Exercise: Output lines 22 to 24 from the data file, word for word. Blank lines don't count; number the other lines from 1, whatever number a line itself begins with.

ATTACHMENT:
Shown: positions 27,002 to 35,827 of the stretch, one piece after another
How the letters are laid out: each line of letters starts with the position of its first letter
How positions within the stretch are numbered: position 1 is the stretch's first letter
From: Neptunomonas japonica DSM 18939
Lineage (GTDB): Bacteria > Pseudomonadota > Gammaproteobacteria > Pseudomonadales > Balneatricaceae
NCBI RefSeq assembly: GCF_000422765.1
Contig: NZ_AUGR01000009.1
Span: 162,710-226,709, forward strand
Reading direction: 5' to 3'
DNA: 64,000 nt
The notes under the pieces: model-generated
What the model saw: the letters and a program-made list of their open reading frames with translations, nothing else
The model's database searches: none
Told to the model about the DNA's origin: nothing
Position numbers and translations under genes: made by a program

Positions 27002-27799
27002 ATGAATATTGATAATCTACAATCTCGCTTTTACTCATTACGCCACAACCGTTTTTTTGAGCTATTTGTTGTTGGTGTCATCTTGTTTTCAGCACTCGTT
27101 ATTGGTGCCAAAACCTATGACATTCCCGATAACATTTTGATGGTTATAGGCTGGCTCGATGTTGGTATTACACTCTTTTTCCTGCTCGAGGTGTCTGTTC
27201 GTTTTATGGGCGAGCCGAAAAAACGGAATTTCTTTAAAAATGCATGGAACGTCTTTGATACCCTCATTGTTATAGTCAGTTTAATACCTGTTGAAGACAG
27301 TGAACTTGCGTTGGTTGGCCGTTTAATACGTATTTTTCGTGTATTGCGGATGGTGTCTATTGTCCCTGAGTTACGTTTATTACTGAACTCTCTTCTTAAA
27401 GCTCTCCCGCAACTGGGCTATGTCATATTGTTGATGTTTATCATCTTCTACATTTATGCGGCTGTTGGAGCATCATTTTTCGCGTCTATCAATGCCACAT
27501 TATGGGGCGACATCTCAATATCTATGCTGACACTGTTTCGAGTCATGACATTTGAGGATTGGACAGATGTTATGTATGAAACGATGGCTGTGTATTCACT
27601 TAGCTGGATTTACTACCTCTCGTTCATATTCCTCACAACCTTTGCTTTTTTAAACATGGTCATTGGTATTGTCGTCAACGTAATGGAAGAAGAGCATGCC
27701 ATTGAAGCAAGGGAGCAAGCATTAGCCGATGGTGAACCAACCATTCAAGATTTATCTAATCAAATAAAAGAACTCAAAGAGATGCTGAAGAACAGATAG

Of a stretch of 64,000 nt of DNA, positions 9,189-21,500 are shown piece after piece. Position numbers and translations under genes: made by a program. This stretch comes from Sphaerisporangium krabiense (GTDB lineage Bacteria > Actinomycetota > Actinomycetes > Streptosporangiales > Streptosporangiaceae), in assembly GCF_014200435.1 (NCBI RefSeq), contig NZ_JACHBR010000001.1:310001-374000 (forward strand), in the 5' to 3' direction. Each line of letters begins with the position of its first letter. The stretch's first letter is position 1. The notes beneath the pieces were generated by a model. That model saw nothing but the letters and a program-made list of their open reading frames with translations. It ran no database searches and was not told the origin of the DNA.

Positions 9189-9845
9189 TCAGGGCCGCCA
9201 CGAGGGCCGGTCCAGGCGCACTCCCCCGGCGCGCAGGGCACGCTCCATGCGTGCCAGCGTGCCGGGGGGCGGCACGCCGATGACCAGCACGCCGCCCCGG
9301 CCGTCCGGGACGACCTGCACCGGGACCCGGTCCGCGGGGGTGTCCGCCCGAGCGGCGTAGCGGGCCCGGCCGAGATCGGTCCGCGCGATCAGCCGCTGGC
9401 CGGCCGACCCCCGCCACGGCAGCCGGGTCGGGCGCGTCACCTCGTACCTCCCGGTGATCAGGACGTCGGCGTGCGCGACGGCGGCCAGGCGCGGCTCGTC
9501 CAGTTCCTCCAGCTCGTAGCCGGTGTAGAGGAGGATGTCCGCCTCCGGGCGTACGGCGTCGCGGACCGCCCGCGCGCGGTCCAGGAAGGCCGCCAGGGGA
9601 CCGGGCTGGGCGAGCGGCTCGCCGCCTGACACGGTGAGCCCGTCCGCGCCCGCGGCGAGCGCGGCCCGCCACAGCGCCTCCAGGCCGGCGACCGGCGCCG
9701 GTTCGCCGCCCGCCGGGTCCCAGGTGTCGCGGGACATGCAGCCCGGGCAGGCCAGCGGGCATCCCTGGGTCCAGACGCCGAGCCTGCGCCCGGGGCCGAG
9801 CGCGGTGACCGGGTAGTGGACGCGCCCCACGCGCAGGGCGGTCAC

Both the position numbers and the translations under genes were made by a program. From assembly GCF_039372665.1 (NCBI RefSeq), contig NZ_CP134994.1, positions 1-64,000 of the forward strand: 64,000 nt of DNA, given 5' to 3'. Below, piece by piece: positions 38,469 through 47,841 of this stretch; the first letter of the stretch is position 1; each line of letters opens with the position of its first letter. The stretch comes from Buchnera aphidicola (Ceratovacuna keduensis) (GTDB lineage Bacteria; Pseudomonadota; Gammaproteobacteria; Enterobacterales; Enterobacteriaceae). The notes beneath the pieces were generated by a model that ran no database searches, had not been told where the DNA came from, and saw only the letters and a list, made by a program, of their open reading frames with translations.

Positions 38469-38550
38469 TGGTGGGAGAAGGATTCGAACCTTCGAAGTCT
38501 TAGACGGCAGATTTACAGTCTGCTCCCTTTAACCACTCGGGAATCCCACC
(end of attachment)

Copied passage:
27501 TATGGGGCGACATCTCAATATCTATGCTGACACTGTTTCGAGTCATGACATTTGAGGATTGGACAGATGTTATGTATGAAACGATGGCTGTGTATTCACT
27601 TAGCTGGATTTACTACCTCTCGTTCATATTCCTCACAACCTTTGCTTTTTTAAACATGGTCATTGGTATTGTCGTCAACGTAATGGAAGAAGAGCATGCC
27701 ATTGAAGCAAGGGAGCAAGCATTAGCCGATGGTGAACCAACCATTCAAGATTTATCTAATCAAATAAAAGAACTCAAAGAGATGCTGAAGAACAGATAG